The ancient city of Chester, Friday night, and the weekend starts here. High summer, skimpy fashions, it’s a hot night, and the town’s relaxed. It’s 11pm and the pubs are beginning to close. The band has just finished playing; packing their instruments away, but the night is still young.
A young man enters the crowded pub. Walks up to the small stage. Pulls out a handgun and empties four shots into the lead singer. One, two, three four. Waves the gun at the stunned and shocked crowd. Yelling, hollering and screaming breaks out, the crowd parts like the Red Sea, and the killer walks through the valley of death and out into the night, laughing as he goes.
The Sound of Sirens floats across the humid city.
Inspector Darriteau is soon on the scene. He only lives locally, and truth is, he’d much rather be at work than lying in bed searching for sleep that rarely comes. The local crime reporter turns up too, Gardenia Floem, nice woman, nice teeth.
‘Is this drugs related?’ she asks.
‘How the hell do I know?’ mutters Walter. ‘Get her out of here!’
So begins David Carter’s fascinating Walter Darriteau murder mystery, “The Sound of Sirens”, but is it drugs related, Walter ponders, and if it isn’t, what’s it all about?
And Walter doesn’t yet know it, but this is only the first of three equally dreadful killings. He is going to be a very busy man, just as he likes it.
This is David’s eighth book and a compelling read, available as a paperback or out now as an ebook on most platforms.
If you are interested in English murder mysteries then do check out Inspector Walter Darriteau's cases:
The Murder Diaries - Seven Times Over
The Legal & the Illicit
The Twelfth Apostle
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About the Author
David Carter lives in the south of England and has written more than 20 books including a series of murder/mysteries featuring his detective Inspector Walter Darriteau based in Chester, Merseyside, Liverpool, and North Wales.
If you’re interested in this genre look out for The Murder Diaries - Seven Times Over, The Sound of Sirens, The Twelfth Apostle and Kissing a Killer, aIl featuring Walter Darriteau.
David has also written a male equivalent chicklit novel dubbed “manlit” by some. The Life and Loves of Gringo Greene features a character who doesn’t treat women well and it comes back to haunt him.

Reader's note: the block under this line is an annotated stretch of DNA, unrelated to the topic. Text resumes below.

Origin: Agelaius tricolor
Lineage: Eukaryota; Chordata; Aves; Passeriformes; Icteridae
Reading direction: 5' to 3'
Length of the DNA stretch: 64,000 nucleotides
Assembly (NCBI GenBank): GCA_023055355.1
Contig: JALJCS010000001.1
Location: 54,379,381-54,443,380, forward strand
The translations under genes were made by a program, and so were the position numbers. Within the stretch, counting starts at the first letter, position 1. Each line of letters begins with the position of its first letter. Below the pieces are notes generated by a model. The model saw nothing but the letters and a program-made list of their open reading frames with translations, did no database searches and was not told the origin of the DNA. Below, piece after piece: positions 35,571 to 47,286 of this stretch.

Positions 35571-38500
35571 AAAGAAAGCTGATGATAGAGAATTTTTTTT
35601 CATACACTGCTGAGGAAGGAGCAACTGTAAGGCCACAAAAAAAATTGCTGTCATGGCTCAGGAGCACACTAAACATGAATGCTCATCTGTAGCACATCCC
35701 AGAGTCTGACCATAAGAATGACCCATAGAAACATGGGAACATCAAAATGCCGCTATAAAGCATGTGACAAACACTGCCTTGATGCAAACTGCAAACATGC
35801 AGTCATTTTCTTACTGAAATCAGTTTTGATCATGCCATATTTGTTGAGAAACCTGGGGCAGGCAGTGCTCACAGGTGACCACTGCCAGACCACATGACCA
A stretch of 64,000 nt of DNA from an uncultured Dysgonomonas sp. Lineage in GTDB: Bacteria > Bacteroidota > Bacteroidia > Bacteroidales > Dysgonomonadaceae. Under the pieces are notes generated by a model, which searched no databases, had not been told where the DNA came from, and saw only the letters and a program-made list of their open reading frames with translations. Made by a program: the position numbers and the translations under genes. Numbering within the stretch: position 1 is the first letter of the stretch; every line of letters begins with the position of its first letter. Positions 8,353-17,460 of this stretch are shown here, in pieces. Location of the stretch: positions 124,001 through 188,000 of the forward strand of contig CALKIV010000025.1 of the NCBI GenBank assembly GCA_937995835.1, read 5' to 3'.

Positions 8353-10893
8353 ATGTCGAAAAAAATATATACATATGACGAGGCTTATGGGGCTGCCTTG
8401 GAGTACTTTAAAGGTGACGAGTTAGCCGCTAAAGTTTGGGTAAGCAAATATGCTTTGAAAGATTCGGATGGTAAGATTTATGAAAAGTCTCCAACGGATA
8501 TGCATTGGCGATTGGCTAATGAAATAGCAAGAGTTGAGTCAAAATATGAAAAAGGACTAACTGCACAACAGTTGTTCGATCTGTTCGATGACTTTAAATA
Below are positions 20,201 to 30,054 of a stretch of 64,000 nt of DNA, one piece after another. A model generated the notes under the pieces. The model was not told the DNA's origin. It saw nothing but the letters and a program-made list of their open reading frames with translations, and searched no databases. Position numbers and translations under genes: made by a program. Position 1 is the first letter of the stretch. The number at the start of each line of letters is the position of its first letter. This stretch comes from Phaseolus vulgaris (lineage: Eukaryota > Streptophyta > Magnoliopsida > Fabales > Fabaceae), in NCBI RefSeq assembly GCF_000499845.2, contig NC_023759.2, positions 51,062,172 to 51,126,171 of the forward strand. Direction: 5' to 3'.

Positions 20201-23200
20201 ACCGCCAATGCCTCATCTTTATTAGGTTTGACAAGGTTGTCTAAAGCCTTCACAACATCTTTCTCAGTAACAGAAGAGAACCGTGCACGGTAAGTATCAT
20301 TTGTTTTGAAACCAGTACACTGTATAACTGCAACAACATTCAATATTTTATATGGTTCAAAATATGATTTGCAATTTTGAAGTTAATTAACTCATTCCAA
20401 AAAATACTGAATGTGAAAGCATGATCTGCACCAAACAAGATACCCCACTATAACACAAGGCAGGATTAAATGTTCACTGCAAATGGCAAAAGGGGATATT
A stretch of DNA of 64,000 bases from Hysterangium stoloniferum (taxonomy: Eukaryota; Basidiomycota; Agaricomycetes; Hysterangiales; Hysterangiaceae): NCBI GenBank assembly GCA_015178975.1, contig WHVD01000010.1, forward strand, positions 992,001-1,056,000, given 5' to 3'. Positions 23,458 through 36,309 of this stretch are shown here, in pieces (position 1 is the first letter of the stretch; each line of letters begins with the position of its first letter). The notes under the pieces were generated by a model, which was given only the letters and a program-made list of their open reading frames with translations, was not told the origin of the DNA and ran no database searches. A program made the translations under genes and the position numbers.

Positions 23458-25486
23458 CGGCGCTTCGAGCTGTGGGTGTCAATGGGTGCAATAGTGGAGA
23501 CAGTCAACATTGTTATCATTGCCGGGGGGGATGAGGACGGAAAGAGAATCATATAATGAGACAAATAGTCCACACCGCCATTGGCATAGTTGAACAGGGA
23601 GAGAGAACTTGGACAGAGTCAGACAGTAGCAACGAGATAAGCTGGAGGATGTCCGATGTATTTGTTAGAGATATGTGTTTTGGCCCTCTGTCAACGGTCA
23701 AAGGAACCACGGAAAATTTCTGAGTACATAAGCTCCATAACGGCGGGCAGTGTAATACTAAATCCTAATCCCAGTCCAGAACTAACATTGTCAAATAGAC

Margaret Henderson Smith, a seasoned writer in her own right, wrote about Gringo Greene:
In its easy style it simply bounces along, every page sheer entertainment, compulsively turned, but at the same time I found myself grateful for the sheer length of this chunky, fun-filled book because I never wanted to reach the end. I feel sure readers will be hankering after a sequel, or a prequel as Carter puts it and I hope the author will oblige.
From the start the reader readily engages with the characters, the context, the setting, the story. With its low-key running plot gradually stepping up as the story progresses, Carter has the balance just right for he allows no distraction from each of Gringo’s lover’s own tales. This has got to be one of the most fascinating books I've ever read, for Carter has the knack of placing the reader in the thick of it. One is hardly aware one is reading, the experience of interacting with the characters is strangely powerful, and I read this with the ease of watching a film.
I congratulate the author on this work for it takes a very clever author to be able to hold the reader’s fascination continuously in this way. He has created a superb male 'slick-lit’ character in Gringo Greene and the work has much to commend it. Within its genre, it’s one of the best books I’ve ever read and it goes without saying I highly recommend it.
David’s aim is to release one full-length novel every year, though two would be nice! There’s a much-requested sequel to Gringo Greene in the offing, time permitting. Read more on David’s books and see lots of reviews at: www.davidcarterbooks.co.uk
And you can get in touch and follow David on Twitter @TheBookBloke.